That’s the all-important question. People succeed with their dietary goals much more often when they have the support of a coach. However, we do know that change is most likely to happen when people are “ready”. And that’s a hard state to define.

For example, some habits take more than one “try” to break. Take the average smoker, who may try to quit seven times before stopping for good. Despite the fact that those early attempts feel discouraging, they probably do contribute more to the quitters’ success, in the end, than most of us give them credit for. In other words, people’s efforts to change sometimes prepare the ground—the mind, the body—for the lasting change that’s so important.

It’s a Process

In fact, current research suggests that change happens in stages: in the first stage, a person isn’t even thinking about changing. Then that person may start to consider change as a good option. Getting ready to actually make the change—getting information, thinking about methods, trying different ways of doing things—comes next. Finally, a person takes the action needed to break the habit or engage in the new behavior as targeted.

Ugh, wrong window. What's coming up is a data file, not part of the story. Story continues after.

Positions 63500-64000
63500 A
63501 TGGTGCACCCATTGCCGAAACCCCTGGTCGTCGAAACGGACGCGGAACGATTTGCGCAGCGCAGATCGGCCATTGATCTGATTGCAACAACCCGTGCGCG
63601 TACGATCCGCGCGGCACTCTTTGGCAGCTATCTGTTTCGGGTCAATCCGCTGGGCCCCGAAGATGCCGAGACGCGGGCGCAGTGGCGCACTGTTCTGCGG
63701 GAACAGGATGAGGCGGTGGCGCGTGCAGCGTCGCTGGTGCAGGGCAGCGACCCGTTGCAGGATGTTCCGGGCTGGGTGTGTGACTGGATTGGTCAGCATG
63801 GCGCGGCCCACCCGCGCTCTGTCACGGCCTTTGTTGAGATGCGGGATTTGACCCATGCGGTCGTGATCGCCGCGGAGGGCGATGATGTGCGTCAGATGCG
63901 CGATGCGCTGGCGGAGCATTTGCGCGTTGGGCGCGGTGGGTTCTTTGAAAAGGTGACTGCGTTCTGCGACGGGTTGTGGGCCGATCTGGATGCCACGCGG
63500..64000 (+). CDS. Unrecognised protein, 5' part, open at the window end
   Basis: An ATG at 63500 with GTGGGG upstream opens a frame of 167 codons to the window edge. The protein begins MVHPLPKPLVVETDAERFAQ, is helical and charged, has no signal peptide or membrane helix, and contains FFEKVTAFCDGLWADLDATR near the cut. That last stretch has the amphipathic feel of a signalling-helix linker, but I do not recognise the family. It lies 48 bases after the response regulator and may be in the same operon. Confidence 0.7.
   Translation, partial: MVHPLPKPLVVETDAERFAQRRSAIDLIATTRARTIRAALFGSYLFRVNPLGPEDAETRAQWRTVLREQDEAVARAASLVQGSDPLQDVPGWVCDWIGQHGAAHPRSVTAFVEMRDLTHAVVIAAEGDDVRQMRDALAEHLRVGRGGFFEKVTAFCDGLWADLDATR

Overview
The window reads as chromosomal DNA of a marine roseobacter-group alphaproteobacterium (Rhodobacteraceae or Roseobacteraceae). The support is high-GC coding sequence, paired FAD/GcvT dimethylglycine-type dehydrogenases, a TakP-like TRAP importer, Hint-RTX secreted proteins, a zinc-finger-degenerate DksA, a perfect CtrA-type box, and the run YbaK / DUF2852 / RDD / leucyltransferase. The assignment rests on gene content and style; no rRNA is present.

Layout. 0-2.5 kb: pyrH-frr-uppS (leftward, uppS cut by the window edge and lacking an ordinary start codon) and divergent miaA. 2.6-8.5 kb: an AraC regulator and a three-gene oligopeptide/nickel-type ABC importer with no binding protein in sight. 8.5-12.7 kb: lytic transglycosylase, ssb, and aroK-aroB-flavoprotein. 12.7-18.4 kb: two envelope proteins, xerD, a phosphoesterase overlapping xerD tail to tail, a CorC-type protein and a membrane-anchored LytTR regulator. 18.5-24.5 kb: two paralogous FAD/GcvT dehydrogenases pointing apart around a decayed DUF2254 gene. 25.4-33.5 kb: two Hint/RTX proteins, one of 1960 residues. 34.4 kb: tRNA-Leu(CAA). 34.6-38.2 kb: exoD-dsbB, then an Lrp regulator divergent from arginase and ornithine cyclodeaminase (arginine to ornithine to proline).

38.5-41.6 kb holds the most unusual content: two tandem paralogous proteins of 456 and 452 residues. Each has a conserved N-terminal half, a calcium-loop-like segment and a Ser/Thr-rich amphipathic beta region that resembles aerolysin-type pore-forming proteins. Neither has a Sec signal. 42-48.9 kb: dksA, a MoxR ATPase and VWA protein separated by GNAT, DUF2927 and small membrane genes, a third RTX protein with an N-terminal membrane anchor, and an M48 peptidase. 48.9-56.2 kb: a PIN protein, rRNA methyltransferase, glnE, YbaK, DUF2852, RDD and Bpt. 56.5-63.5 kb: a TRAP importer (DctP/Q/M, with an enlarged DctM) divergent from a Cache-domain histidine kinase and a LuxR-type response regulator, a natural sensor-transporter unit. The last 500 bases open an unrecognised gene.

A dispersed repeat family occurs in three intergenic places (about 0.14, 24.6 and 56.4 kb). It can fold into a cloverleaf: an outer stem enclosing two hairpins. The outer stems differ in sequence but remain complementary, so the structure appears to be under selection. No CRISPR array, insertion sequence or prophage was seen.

Prepare for Something Different

Thinking of change this way suggests that our efforts, even if at first they don’t succeed, may well be helping to prepare the mind and body for doing something in a completely new and different way. When it comes to eating, this is particularly important, as our habits are often very long-standing and strong. And efforts to change may not have succeeded for many reasons. Sorting out these reasons and aiming to develop new habits that will last a lifetime is what’s required if you are to eat, and keep on eating, sanely.

Feeling Ready vs. Being Ready

Ideally, you will be ready to take action when you first connect with your coach. If you are not, however, you still may benefit from the learning and preparation that can occur. Some of the questions below will help you think about how “ready” you are. You can discuss these issues during your initial evaluation with a coach, or use them as a guide in your goal-setting for the coming weeks and months.

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HOW READY AM I? (These are general areas to think about when looking at changing your eating habits for good—you don’t necessarily need to be “very ready” in every department to get started—use your responses to see where the work ahead may lie.)

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